Hello Lyonsgate Montessori Families,

This past week, a number of your fellow Lyonsgate families had the bureaucratic pleasure of making sure their children’s immunization records are up to date with Hamilton Public Health. This is one of those cracks in the system. Parents are required to notify Public Health each time children rececive a vaccination.

We always think it would be nice if the doctors offices just let Public Health know, but we imagine there are privacy and medical record issues, or just technological logistics, that prevent this. When children enter their second year of Casa (equivalent to JK), you will or may have been asked to complete a Hamilton Public Health vaccine/immunization history form; this is what enters children into the Public Health system and is the record that needs to be updated after each new immunization. If immunization records are not up to date, we receive a “Suspension Notice” from Public Health asking us to suspend children from school until immunizations, or records, are up to date.

When your child receives a new immunization, please report it to Public Health via:

  • Phone: 905-540-5250
  • Fax: 905-546-4841
  • By mail:
    Vaccine Program
    P.O. Box 897
    Hamilton, ON L8N 3P6
  • Online: Click here for info and access. (This new online system is designed to replace paper records — the yellow immunization cards — and make reporting easier)

Thank you. Let us know if you have any questions.

This week, your children’s Montessori guides are once again highlighting a specific material or activity from the Montessori environment and explaining what it is and how it helps children’s development and learning. Be sure to read what they have to say to help reveal some of the mysteries of Montessori education (such as, “Why is my child always talking about metal insects?”).

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This Week:

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Practical life activities in the classroom present themselves as a logical, sequential chain of activities that lead the children to grander things. A child is first introduced to Transferring and Pouring, helping them develop fine motor control and isolating single skills the child will later need for more complex processes. It is also an opportunity for the child to practice the prerequisite skills that will set them up for success in the more challenging activities that follow, such as table washing and cloth washing.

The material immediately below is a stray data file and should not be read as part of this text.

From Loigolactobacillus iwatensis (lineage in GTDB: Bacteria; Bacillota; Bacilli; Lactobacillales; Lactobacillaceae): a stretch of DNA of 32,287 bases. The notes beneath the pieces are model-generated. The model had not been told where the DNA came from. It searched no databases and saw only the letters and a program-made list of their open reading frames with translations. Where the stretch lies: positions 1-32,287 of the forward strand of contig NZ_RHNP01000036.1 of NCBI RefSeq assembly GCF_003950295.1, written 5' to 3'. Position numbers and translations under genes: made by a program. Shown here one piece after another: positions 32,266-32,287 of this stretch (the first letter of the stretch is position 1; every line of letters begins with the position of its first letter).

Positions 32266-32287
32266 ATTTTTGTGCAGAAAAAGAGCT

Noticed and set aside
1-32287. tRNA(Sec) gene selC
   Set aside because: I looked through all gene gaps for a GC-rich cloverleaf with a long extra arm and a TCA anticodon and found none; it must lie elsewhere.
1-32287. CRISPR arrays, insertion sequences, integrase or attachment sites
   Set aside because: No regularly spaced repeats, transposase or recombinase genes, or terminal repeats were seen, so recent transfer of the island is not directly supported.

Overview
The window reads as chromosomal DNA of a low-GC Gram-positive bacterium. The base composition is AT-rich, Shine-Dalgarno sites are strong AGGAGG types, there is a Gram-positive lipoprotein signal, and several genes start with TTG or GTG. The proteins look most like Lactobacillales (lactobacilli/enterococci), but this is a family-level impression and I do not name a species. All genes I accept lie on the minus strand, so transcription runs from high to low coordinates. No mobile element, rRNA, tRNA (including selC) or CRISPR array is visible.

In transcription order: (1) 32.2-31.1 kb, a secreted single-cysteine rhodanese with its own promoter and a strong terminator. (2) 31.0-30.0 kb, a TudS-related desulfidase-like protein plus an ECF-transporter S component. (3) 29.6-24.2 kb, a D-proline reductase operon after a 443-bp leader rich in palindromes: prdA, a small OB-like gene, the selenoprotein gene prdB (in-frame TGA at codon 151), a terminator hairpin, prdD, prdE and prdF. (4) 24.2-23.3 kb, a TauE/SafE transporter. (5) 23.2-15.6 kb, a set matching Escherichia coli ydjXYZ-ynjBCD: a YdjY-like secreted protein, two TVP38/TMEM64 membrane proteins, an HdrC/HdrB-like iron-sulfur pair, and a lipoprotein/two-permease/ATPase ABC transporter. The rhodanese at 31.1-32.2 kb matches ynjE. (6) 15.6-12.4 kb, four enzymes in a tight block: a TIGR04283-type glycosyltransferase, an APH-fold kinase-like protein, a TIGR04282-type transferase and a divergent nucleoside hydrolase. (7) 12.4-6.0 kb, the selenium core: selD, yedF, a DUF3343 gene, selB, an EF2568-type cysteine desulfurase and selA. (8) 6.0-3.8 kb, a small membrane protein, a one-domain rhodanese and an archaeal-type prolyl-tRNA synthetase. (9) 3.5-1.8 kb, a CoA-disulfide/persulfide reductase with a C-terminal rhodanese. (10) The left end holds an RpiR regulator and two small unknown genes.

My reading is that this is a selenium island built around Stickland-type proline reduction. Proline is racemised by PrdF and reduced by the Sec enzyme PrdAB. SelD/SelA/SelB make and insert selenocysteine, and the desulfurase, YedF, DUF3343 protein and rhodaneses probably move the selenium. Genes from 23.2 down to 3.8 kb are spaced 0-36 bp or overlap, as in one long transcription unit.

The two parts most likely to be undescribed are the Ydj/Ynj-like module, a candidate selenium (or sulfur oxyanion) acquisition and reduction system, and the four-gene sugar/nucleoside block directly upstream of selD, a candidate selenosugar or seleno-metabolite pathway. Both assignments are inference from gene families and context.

Through control of error (the water spills), the child learns to correct themselves in their work, eliminating the need for adults to point out mistakes.

Pouring helps the child build concentration as they are preparing for more complex work requiring more steps. The ability to pour oneself water to drink builds independence. Coordination is built by the child’s ability to pour the water without spilling. Gradually, the child learns to evaluate the amount of water in a jug and estimate how much should be poured, helping them develop a mathematical mind. Small muscle control is developed by moving from a whole hand to a pincer-grip movement — an indirect preparation for holding a pencil and writing.

“To have a vision of the cosmic plan, in which every form of life depends on directed movements which have effects beyond their conscious aim, is to understand the child’s work and be able to guide it better” — Maria Montessori, The Absorbent Mind.

Reminder: With warmer weather approaching, we want to remind parents to provide sunscreens (if applicable) for the children to enjoy the outdoors. Sunscreens should be applied in the morning prior to the children’s arrival to school. We will apply another layer in the afternoon prior their last recess. Please remember to label everything. — Ms. Dee

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Casa South: This week, I decided to talk about the Montessori material “Metal Insets” (sadly, as some of you may have come to believe, they are not metal insects). I chose this material because it is a very popular material, often filling up the children’s files. Although it may look like your child has been tracing circles every day of the year, there is much more going on beyond these curvilinear lines.

The Montessori Metal Insets consist of ten flat metal squares; within each square is a metal shape cut-out. The cut-outs are the same shapes found in the Geometry Cabinet and on the Sewing Cards. The Metal Insets are accompanied by coloured pencils, white or coloured square paper, and a tray.

The child is free to select the shape(s) and coloured pencils they desire and they will be shown a total of 10 presentations. These presentations begin by tracing the frame and outline of the inset and progress to using two insets, three insets, multiple colours, grading, shading, and design.

The Metal Insets help the child to prepare their hand for writing, but what does this really mean? Metal Insets help the child to:

  • Grip and hold the pencil (and hold the pencil upright)
  • Refine hand control to steady the pencil
  • Develop hand-eye coordination
  • Develop movements of straight and curved lines, up and down motions, and side to side, which is direct preparation for letter formation and cursive writing
  • Develop lightness of touch